Sorry, you need to enable JavaScript to visit this website.

Ice Sheets and Sea Level Rise

The ice sheets of Greenland and Antarctica contain massive amounts of frozen water (i.e., ice) that, if broken off or melted, for instance from extended global warming or from outward ice flow, would go largely into the oceans. In view of the vast size of the oceans, covering over 70% of the Earth's surface area, many people might at first think that the addition of ice or melted ice from the ice sheets would have little impact on global sea level. The numbers prove otherwise, however, and doing the calculations helps to instill this fact as well as recognition of the vast size of the Earth's two major ice sheets. The Antarctic ice sheet, for instance, has an area far exceeding the area of the United States, and over sizable regions its ice extends to a depth of greater than 2 miles (3.2 kilometers).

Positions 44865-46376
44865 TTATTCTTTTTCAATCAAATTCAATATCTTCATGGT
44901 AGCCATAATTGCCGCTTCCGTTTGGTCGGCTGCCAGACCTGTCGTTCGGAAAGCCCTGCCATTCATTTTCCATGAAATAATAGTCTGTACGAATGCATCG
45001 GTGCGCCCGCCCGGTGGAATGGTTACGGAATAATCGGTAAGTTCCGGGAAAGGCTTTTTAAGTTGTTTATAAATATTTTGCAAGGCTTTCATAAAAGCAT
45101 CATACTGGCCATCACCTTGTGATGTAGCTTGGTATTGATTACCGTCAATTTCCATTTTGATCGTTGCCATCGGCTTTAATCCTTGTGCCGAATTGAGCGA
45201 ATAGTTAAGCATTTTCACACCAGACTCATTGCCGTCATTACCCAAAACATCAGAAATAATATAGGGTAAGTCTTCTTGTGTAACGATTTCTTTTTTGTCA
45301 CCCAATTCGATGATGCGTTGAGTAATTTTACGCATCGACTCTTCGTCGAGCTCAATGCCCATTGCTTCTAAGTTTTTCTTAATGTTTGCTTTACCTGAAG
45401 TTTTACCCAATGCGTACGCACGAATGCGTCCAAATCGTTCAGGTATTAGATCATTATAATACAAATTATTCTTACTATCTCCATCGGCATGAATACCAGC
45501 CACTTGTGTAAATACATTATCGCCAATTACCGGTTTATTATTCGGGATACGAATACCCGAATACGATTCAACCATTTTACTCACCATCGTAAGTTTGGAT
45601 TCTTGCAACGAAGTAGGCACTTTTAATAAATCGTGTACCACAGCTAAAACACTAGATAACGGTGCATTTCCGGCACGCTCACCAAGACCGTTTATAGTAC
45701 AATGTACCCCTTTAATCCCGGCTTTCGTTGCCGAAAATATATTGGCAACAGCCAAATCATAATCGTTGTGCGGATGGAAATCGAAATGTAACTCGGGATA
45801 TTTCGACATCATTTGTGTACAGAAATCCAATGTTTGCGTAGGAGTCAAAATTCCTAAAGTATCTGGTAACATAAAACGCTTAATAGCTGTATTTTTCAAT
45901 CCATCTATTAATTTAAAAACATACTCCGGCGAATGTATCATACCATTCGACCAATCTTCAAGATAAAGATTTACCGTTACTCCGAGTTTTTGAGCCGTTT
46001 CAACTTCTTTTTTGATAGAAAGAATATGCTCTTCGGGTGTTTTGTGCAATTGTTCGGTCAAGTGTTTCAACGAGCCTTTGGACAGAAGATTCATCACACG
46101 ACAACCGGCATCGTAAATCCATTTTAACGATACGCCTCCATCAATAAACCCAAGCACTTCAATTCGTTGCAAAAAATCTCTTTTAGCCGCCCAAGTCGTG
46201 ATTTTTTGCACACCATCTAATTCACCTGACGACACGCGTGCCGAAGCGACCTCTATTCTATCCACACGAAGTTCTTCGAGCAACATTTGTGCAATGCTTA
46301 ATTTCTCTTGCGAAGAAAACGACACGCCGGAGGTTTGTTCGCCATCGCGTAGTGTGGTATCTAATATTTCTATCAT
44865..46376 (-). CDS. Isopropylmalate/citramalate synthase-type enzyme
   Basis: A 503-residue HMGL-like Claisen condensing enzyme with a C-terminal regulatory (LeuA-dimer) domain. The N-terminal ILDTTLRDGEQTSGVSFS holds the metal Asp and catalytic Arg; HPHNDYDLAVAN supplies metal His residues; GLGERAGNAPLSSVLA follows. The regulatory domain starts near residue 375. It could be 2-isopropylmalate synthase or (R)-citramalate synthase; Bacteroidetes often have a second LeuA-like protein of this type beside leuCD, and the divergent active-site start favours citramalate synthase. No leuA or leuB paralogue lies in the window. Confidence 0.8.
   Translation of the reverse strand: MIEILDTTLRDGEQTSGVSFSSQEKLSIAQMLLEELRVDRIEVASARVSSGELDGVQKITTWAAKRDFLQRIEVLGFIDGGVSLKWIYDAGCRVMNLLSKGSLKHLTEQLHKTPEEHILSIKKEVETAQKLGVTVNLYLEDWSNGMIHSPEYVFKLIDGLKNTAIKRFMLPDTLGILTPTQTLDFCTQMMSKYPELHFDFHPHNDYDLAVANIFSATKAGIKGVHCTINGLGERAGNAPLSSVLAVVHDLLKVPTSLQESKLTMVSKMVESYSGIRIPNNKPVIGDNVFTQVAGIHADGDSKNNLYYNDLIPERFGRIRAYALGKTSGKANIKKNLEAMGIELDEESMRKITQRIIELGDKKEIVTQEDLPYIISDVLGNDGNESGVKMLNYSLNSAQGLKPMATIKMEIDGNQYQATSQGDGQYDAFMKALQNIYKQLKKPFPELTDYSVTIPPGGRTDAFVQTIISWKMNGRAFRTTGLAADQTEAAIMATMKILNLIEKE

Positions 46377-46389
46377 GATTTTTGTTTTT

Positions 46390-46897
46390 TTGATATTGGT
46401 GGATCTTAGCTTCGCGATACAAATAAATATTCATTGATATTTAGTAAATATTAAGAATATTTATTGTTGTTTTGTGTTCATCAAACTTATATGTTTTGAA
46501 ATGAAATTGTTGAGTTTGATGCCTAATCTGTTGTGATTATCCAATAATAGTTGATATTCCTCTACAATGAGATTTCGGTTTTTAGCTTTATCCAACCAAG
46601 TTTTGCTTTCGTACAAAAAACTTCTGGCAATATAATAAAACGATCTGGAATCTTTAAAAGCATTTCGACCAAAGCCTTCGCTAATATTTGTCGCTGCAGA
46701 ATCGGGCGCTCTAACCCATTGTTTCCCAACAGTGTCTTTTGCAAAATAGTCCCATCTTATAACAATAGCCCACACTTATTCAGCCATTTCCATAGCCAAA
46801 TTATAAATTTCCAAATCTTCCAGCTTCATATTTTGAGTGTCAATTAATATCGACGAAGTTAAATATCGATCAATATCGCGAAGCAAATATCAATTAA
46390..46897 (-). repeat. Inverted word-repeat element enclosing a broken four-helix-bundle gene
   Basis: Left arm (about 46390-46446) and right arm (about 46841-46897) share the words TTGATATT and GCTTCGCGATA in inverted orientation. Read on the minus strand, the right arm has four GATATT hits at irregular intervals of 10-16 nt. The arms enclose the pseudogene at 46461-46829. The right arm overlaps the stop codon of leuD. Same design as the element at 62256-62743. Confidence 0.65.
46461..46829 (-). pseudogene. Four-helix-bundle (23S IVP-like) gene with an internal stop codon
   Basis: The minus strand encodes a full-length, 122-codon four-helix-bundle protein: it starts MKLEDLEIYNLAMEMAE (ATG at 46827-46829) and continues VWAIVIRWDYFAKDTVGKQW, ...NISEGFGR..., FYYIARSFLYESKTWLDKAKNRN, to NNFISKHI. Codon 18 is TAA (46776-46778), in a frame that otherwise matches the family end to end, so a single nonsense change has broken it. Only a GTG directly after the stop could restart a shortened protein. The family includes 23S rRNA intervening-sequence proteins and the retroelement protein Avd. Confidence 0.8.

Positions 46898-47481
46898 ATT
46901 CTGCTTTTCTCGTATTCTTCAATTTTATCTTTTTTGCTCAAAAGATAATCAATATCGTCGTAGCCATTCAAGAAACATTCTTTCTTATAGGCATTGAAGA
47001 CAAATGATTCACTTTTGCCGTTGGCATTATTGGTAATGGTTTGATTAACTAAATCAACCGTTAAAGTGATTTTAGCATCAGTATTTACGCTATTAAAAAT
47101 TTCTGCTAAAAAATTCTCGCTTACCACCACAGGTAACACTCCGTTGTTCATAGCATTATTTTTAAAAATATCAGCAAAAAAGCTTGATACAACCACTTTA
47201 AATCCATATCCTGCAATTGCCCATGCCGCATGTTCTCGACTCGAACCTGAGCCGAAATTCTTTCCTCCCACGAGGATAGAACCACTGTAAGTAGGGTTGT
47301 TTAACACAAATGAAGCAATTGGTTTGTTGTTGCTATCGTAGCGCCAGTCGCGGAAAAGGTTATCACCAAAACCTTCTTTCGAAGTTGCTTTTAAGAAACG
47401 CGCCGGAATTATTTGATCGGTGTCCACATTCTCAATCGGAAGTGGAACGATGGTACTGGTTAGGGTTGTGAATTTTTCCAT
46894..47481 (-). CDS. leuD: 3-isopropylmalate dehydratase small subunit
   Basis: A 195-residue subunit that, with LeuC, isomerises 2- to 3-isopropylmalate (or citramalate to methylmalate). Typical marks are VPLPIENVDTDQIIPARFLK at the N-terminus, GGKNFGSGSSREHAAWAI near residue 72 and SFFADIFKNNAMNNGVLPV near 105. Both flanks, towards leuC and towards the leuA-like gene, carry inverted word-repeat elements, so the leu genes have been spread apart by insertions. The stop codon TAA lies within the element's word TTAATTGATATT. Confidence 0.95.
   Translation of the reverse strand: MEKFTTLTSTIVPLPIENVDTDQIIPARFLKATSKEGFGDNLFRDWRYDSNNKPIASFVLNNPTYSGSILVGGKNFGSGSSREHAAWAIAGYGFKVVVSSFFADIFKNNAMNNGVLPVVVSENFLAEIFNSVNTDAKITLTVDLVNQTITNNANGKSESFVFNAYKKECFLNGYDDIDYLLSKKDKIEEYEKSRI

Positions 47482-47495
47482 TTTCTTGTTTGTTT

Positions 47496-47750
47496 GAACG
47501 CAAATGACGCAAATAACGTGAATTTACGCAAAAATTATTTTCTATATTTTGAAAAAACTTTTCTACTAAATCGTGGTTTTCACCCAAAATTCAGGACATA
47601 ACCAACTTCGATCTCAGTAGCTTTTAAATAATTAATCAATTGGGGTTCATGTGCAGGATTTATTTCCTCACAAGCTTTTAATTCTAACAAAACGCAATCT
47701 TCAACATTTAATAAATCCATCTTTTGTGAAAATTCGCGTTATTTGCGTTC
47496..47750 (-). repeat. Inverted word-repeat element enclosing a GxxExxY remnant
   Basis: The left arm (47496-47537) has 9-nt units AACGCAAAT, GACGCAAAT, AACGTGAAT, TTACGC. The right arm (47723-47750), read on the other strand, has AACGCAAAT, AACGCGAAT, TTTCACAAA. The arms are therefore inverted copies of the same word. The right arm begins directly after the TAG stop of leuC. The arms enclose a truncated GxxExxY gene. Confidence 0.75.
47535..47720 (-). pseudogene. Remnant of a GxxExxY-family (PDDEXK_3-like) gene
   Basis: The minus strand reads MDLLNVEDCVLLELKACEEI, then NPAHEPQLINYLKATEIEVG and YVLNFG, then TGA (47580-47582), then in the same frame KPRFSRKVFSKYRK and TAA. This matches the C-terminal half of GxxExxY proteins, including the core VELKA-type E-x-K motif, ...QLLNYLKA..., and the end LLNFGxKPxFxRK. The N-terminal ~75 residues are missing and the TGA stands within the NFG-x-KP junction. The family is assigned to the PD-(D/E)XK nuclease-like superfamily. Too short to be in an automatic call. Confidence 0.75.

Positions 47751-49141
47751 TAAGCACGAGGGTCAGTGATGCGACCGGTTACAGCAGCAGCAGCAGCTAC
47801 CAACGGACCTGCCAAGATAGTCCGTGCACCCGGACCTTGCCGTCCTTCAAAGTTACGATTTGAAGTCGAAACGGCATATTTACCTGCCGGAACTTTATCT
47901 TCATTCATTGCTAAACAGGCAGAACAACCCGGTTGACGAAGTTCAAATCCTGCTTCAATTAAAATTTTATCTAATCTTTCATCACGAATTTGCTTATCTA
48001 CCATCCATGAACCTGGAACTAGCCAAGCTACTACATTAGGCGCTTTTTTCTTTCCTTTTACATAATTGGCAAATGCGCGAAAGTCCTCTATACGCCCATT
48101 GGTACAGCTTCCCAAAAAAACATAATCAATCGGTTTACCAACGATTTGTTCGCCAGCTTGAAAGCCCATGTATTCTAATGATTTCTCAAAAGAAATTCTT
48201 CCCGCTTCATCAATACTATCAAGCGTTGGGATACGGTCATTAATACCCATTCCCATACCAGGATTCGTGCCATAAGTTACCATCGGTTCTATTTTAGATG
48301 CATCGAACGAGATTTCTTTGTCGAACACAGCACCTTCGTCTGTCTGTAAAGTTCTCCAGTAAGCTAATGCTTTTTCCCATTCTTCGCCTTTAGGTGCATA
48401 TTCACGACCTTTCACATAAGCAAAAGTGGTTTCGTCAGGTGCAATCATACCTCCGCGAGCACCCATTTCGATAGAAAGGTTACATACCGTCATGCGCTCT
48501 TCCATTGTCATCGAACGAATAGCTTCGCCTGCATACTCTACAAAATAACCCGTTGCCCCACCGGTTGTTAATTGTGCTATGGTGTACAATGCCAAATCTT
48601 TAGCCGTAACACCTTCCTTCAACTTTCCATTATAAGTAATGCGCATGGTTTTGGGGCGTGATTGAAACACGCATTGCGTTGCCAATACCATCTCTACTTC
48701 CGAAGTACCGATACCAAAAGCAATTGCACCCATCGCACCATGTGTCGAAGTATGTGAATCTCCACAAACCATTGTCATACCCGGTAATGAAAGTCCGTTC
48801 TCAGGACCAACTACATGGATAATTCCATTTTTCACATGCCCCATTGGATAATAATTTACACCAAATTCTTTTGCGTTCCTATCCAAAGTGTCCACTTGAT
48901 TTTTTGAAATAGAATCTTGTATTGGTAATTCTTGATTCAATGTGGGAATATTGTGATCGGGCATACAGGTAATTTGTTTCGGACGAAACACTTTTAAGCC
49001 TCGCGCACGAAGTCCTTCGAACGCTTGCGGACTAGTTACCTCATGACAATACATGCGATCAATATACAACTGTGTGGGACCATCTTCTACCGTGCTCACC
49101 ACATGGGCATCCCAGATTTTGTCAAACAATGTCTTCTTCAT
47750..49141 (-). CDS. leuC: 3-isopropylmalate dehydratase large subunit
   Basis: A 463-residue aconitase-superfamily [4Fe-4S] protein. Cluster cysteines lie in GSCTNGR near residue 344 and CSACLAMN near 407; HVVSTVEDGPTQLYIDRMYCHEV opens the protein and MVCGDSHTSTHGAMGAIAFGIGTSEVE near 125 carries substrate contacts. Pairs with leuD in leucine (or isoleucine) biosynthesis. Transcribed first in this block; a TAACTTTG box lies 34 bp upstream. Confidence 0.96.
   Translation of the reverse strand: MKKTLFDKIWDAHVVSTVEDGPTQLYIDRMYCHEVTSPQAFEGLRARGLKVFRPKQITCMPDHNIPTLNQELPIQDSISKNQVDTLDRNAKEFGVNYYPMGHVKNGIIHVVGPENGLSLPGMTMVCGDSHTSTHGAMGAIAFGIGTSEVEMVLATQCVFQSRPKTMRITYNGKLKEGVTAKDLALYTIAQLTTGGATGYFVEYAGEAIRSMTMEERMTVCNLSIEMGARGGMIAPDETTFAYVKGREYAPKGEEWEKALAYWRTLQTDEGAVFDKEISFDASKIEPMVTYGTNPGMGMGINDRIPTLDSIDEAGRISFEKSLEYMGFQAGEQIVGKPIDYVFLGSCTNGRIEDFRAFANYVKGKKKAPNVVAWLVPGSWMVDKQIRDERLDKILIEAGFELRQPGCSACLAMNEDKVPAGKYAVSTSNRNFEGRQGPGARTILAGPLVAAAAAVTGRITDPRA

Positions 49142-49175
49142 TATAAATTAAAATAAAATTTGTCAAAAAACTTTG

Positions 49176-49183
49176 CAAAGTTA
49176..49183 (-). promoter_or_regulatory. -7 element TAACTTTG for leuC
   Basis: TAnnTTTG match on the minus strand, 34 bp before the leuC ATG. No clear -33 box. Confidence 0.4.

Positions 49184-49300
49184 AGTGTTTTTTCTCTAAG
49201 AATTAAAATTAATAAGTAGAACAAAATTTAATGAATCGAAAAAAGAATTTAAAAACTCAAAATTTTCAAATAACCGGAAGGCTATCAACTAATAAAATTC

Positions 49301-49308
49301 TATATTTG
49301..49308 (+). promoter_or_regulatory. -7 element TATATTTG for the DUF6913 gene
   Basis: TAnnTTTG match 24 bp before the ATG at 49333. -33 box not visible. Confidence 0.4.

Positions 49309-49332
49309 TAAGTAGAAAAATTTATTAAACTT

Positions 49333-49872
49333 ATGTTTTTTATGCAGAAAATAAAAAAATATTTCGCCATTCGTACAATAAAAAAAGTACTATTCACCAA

Author(s):
Claire L. Parkinson
Date Accepted: 1997-05-09 Grade Group: Middle School (6-8) Benchmarks: M1.3.2 M1.4.2 S1.3.2 S2.4.1 Keywords: ice sheets sea level rise Microsoft Word: 02_10_97_1.docx PDF Document: 02_10_97_1.pdf